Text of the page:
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State data: Flu remains widespread in Texas

Published on NewsOK Modified: January 12, 2013 at 5:56 pm •  Published: January 12, 2013

FORT WORTH, Texas (AP) — Catholic churches in 29 West Texas counties have been told to stop using shared communion cups and to bow instead of shaking hands when offering the sign of peace.

Teachers in some East Texas schools are cleaning desks, water fountains and doorknobs and making sure students wash their hands often.

The flu remains widespread in Texas, and people are still taking precautions and rushing to get the flu shot. The flu season usually starts in October and peaks in December through February, although it started a bit earlier than usual, in late September.

It's unclear when the flu season will end. Based on what could be the peak, "then we're about halfway there, but the flu is unpredictable," Dr. Jeffrey Kahn, director of infectious diseases at Children's Medical Center in Dallas, said Saturday.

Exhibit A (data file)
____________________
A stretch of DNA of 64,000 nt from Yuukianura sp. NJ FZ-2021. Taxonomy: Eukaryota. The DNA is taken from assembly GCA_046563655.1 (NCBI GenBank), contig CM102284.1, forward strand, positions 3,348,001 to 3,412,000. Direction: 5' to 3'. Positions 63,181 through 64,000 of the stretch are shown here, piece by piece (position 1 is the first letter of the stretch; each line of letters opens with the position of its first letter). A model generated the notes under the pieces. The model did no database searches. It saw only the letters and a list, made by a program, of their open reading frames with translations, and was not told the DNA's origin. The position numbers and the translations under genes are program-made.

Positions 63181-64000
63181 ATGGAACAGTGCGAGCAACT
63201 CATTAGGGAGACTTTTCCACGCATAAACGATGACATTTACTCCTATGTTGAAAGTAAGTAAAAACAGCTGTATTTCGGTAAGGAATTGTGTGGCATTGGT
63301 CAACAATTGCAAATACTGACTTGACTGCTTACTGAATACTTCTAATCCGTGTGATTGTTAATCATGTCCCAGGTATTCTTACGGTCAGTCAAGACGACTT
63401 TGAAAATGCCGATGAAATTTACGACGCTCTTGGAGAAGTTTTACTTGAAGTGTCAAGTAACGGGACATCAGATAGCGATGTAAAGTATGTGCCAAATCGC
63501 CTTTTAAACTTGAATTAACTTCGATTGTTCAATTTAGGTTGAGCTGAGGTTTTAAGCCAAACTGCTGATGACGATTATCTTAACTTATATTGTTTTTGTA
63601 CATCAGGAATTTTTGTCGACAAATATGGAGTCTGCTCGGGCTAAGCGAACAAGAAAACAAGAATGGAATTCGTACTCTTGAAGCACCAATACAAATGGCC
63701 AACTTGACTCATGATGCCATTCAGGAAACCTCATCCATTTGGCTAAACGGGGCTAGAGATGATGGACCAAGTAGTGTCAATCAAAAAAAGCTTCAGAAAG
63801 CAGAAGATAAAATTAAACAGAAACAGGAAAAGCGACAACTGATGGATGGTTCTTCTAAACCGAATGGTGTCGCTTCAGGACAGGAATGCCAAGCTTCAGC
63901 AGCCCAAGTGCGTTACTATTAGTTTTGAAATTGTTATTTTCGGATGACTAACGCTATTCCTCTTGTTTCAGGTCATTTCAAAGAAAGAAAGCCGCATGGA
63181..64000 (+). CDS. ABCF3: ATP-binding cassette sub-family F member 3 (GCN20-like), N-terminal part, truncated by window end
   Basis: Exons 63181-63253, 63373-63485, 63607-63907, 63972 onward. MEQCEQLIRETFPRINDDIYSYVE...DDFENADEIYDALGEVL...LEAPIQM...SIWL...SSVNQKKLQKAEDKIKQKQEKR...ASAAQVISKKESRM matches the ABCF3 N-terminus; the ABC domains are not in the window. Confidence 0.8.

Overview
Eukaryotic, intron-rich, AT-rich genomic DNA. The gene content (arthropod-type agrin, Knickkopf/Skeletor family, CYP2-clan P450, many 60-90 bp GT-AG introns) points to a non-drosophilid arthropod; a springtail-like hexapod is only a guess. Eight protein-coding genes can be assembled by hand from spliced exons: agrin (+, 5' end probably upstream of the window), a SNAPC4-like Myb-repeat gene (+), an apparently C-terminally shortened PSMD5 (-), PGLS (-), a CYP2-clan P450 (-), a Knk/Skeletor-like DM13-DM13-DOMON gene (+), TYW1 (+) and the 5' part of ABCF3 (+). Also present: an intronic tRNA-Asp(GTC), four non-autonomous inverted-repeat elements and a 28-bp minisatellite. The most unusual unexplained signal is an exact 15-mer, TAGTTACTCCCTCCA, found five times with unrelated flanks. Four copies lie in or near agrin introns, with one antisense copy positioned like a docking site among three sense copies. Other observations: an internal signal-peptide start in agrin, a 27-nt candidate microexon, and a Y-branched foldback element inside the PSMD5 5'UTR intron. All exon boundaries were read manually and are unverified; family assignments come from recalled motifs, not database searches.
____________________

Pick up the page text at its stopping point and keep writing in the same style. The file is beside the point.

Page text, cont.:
While some hospitals and clinics in Fort Worth and Austin have reported a decrease in patients with flu-like symptoms in recent days, emergency rooms in Dallas, El Paso and elsewhere remain crowded with flu patients. Kahn said his children's hospital remains extremely busy and that this flu season has been more severe than in past years.

The number of positive flu tests was nearly 1,600 the last week of December but less than 500 the first week of January, according to the Texas Department of State Health Services. The percentage of doctor visits for flu-like symptoms was nearly 12 percent the last week of December and less than 10 percent the first week of January, the most recent figures available.

But that data is likely to change as more reports are added. In the 2011-12 season, several reporting periods ended up with increased numbers, including the third week of March, initially reported as having less than 100 positive flu tests. In the following week's report, the third week of March showed nearly 300 positive flu tests.

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